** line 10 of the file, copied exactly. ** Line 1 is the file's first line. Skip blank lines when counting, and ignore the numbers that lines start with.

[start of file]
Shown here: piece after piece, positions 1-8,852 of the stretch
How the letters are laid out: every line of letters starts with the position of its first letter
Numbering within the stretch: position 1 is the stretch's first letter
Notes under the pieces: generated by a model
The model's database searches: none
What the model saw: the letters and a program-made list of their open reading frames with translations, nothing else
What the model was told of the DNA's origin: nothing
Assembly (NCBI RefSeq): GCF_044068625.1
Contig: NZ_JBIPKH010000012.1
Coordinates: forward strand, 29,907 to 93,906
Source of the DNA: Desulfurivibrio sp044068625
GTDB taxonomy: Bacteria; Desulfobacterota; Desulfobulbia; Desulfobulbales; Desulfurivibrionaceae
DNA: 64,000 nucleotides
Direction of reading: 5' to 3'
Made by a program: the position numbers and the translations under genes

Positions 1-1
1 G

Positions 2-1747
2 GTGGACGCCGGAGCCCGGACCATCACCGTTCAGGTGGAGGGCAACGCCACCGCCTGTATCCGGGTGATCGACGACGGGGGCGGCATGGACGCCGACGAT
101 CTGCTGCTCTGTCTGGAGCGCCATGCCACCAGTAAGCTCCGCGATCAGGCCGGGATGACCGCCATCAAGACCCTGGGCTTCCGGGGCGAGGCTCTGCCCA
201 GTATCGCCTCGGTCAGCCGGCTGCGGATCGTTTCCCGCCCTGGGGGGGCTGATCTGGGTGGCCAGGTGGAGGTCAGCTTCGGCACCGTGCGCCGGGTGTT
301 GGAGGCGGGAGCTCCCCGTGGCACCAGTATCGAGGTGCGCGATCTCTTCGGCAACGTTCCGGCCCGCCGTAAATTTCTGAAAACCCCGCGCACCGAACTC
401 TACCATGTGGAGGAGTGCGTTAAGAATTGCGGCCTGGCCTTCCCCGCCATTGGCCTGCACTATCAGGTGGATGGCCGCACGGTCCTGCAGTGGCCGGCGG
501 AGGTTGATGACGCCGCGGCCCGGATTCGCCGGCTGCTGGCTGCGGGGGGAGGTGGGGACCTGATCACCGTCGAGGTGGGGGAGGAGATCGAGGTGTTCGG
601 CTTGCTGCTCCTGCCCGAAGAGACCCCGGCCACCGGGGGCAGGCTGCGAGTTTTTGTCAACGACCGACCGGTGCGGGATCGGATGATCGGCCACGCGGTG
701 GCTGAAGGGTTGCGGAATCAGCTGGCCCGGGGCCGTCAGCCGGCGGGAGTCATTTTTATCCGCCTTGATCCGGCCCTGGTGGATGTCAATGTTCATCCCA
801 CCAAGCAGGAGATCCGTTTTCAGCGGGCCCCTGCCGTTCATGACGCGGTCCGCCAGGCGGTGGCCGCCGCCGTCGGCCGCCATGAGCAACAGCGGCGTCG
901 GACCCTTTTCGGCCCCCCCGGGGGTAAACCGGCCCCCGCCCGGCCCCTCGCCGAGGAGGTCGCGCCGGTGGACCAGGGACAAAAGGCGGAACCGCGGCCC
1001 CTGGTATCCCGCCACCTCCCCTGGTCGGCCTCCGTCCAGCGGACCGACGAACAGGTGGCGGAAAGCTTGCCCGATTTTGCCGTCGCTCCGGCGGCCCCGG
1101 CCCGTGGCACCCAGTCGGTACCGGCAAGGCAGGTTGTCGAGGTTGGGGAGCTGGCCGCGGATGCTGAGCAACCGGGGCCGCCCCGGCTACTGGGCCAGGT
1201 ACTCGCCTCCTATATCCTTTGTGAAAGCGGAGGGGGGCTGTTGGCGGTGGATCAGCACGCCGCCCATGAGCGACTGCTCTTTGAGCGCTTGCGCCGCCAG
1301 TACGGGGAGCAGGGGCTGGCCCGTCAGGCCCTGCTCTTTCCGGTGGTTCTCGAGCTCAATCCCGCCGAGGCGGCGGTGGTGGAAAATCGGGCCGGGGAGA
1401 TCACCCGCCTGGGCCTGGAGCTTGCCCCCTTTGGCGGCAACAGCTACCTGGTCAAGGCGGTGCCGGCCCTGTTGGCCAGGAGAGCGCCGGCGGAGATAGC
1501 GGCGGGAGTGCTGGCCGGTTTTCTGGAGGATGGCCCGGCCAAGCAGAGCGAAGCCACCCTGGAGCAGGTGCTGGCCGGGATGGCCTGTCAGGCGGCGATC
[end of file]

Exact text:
Coordinates: forward strand, 29,907 to 93,906